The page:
Ducks and drakes celebrate spring

I don’t know about the bees, but the birds seem to think spring is here – at least the ducks are in an amorous mood.

Since my discovery of Coles Brook, I’ve taken to doing my laundry in River Edge, around a corner from the brook’s meander towards Hackensack. While the laundry is drying, I wander along the stream, taking note of the level of trash and the clarity – or not – of the water. As I was heading back to the laundromat last week, I heard a commotion coming from the stream, and a loud quacking overhead.

At the edge of the stream, two mallard drakes were fighting. They wrestled and flapped, on the bank and in the water, the female sticking close, almost touching them. Eventually, one of the males climbed onto the back of the other one and held him underwater. When he let go, the loser flew off upstream. The winner promptly followed him.

I looked around to see where the quacking was coming from. A crow, seated on top of a pole, was making strangely duck-like noises. It shut up soon after the drakes disappeared.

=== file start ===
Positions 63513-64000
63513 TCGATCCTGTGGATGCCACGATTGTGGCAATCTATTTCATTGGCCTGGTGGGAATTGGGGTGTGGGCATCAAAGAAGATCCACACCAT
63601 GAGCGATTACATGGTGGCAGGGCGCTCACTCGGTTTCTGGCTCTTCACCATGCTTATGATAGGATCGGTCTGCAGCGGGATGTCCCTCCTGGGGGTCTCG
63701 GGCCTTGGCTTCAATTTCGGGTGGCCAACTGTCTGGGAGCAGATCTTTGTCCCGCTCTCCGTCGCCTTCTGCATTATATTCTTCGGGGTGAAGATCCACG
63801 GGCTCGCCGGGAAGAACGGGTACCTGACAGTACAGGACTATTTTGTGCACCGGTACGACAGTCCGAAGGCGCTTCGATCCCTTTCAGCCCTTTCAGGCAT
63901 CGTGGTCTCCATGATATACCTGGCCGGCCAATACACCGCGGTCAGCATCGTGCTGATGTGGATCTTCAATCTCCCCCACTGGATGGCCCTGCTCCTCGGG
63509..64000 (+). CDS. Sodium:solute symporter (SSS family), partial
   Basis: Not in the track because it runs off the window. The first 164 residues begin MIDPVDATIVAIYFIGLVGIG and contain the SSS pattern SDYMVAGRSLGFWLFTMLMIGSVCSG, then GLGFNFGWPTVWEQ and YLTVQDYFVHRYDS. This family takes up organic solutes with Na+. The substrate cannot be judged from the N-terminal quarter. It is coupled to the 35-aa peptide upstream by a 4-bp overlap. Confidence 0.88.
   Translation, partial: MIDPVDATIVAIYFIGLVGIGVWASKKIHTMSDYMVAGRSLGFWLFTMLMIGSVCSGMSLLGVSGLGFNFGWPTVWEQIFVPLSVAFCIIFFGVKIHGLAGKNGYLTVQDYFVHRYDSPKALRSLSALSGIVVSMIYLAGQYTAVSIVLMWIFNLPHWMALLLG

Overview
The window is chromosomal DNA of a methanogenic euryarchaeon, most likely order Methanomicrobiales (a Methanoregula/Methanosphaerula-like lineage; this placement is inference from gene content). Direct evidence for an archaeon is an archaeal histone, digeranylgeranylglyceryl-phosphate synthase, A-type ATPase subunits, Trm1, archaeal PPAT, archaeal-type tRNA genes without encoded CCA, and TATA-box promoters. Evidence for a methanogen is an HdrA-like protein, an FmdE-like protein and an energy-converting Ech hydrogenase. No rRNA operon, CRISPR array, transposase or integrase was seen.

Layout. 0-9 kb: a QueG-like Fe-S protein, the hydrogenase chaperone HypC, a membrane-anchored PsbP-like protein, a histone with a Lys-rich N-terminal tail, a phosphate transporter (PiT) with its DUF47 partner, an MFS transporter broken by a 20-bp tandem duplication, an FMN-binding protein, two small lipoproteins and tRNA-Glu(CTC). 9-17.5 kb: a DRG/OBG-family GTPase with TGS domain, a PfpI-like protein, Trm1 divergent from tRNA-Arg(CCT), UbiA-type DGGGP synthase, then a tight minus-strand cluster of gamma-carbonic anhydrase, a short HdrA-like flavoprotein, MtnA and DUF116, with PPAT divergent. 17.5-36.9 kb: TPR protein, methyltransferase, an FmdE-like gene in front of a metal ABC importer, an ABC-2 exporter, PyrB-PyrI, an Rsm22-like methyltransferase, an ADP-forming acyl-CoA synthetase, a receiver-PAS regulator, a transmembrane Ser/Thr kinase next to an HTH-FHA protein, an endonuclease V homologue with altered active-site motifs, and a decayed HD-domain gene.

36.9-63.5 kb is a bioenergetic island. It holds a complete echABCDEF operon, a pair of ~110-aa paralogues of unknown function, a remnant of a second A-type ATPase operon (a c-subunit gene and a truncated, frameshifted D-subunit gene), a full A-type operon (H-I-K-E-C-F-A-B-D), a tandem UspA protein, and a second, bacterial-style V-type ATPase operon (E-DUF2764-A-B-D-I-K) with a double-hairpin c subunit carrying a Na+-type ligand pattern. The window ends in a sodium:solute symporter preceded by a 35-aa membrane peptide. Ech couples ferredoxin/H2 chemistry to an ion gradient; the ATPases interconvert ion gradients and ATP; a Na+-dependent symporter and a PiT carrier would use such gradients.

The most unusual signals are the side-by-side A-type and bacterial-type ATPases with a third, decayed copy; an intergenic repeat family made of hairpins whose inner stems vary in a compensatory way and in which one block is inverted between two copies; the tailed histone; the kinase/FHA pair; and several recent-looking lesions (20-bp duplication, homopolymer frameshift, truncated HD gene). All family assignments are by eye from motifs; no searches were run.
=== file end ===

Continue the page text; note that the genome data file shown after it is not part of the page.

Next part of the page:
The female mallard swam around in the shallows, reared up and flapped her wings, climbed onto a wheeled board stranded in the water. When the victorious male returned, they swam together, the female in front. They did a little preening, a little bill dipping.

A great honking announced the arrival of a pair of Canada geese, which settled onto the water just around the bend. It’s hard to say whether the prospect of being interrupted pushed the male to pounce, but a few moments later, he darted at the female, climbed onto her back, grabbed the nape of her neck in his bill, and for half a minute or so, they wriggled. Then he slid off and released her neck.

They dipped their bills in the water, swam to the shallows and preened. The female put her head underwater, probably seeking a snack, while the male remained alert nearby. I suppose he was guarding his woman against his opponent’s return.

The geese swam idly past, paying little attention, but I was delighted to have witnessed wild duck love, right in River Edge.

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